“Um, I don’t really know.”
Such a response can be triggered by numerous situations, such as: a difficult math problem, a parent asking where they put their glasses, or the countless times the phone company asks why your phone screen is black with various neon flashing lights dispersing across its screen.
Very rarely would one assume that it’s the automatic explanation for why you perform your daily tasks a certain way.
Obviously, the minute tasks that seem second-nature to us rarely evoke much analyzing or critical thinking. We don’t think twice about how we take our coffee, where we hang our coats, or any other daily activities, simply because they are imbedded into our cultural make-up.
Therefore, it is certainly no easy feat to construct a clear response to someone challenging your reasons for adding hot water and honey to your oatmeal, or eating from large, round plates at mealtimes.
But it is these small details that help to differentiate one culture from the next.
For an exchange student living in a foreign country, these small details will end up playing a huge role in their overall impression of life in that country.
Student exchange programs have been known to be rewarding, life-altering, and intellectually satisfying journeys for most every participant involved. The thrill of travelling to a new country and immersing oneself in a different culture inarguably provides a person with a vast new knowledge on foreign life.
However, it’s the flip side of an exchange that often turns people off or dissuades them from taking part in such a program.
Consequently, hosting an exchange student proves quite difficult at times, often exhausting the host to a point of total irritation. Introducing what you may consider a normal way of life to someone whose eyes widen simply at your pointing out where to put the dirty dishes is nothing less than a challenge.
What we often don’t think twice about, may be what we should step back and analyze further, posing to ourselves the question: “Why do I really do this?”
Sometimes, the experience of revealing your daily life to a foreigner offers an omniscient perspective to one’s own lifestyle situation; inspiring new ideas of reworking and rediscovering habitual practices.
Buffalo Seminary students Maria Laudico and Sophie Mielnicki certainly experienced not only cultural differences with their exchange students, but also a second look at their own daily tasks.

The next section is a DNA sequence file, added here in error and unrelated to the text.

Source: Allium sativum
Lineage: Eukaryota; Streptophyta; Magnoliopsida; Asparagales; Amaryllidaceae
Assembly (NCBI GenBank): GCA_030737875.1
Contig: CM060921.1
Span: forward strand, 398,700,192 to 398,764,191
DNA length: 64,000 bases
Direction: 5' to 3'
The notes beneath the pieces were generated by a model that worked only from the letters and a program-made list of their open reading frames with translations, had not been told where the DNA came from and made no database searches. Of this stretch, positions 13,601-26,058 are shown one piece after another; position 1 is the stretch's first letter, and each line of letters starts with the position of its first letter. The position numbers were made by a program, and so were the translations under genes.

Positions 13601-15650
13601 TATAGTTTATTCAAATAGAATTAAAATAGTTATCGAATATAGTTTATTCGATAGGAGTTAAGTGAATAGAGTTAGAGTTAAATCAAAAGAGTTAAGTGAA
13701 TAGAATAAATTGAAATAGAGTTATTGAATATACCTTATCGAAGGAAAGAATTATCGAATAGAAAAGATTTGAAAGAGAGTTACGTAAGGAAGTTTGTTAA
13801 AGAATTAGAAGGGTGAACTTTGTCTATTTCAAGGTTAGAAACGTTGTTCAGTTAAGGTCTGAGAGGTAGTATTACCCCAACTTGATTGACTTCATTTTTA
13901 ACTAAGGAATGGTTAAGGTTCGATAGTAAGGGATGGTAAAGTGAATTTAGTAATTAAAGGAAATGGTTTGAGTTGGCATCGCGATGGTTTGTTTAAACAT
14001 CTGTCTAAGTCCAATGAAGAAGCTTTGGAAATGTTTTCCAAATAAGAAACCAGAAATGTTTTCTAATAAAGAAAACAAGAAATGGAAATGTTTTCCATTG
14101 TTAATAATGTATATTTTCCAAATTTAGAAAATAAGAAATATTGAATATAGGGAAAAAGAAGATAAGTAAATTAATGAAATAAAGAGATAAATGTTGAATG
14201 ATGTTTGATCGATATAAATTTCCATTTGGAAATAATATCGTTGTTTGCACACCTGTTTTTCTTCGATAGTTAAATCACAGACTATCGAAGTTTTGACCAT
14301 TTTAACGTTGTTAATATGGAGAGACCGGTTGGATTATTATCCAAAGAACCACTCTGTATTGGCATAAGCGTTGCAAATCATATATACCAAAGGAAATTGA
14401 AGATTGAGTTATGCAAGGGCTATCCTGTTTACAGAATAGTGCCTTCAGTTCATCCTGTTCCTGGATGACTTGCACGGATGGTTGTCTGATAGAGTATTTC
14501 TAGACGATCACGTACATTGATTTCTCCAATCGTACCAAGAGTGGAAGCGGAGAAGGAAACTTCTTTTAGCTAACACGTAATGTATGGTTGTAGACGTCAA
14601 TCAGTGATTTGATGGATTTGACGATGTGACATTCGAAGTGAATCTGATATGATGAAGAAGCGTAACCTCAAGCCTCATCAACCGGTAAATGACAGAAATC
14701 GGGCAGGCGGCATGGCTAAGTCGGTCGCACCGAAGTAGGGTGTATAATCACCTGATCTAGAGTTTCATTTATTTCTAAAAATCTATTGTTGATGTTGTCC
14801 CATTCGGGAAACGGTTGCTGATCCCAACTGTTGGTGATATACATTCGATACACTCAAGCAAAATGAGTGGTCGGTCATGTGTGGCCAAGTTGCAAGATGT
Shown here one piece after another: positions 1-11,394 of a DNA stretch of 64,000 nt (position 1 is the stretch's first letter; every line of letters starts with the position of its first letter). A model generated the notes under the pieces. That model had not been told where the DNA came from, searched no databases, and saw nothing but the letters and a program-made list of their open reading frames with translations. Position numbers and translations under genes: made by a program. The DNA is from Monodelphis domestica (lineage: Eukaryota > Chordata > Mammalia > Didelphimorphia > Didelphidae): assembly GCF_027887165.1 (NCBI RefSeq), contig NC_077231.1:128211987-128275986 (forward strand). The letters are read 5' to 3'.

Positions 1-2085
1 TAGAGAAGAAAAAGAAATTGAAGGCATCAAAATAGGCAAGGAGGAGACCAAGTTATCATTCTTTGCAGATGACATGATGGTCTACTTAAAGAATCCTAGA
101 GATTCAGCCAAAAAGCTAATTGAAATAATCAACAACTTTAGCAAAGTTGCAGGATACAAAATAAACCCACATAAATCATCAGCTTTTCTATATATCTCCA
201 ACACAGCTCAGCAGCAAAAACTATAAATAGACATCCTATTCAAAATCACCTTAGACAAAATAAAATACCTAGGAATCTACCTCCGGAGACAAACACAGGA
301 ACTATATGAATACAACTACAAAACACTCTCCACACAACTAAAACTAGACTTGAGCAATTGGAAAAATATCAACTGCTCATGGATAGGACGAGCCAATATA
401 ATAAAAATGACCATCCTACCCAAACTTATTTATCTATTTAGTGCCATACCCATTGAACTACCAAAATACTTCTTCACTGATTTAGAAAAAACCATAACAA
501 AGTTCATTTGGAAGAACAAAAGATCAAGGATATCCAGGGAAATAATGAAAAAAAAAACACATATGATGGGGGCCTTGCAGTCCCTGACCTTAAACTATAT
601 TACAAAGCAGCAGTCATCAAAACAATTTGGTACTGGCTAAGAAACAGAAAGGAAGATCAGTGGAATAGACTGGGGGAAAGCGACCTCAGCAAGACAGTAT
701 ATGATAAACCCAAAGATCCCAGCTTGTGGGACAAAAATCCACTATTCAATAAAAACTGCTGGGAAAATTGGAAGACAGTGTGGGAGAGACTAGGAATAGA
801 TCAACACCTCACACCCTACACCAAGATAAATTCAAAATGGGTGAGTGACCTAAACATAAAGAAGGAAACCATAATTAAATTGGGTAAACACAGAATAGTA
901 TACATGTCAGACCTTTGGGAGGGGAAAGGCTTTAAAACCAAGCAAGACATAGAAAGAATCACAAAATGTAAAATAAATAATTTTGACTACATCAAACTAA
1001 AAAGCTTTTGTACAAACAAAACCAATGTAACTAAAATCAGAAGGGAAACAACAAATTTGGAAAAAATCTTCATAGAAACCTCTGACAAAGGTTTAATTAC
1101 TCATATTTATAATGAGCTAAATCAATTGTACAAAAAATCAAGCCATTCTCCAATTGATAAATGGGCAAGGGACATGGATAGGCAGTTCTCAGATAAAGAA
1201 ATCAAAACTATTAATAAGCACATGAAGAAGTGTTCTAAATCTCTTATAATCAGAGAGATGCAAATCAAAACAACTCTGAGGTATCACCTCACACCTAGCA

Maria, who hosted an exchange student from Spain last spring, recounts “the exchange really made me rethink my long showers, because in Spain they turn water on and off during their shower to save water. I noticed that I was being pretty wasteful.”
Sophie, who hosted a French exchange student this past winter, reflected upon her self-awareness as she shared her American lifestyle with her exchange student, Hélysa. “When my exchange student came I had to re-evaluate what I did and try my best to include her with everything I did,” she says.
Whether it is simply including someone else in a life often kept to oneself or realizing an environmental oversight in one’s everyday world, the cultural differences that embody a foreign exchange are experienced in many various aspects.
French exchange student Clémence Belloncle experienced life in the United States on an exchange in February, as well. She was able to travel to Toronto and the American side of Niagara Falls with her school group, as well as experience life in Washington, D.C., with her host family. As a native Francophone, Clémence found many challenges with the language barriers associated with foreign travel. “It was very difficult to speak English on my first days in Buffalo,” she says. “At the end of the day I was very tired from speaking English for a whole day with my (host) family.”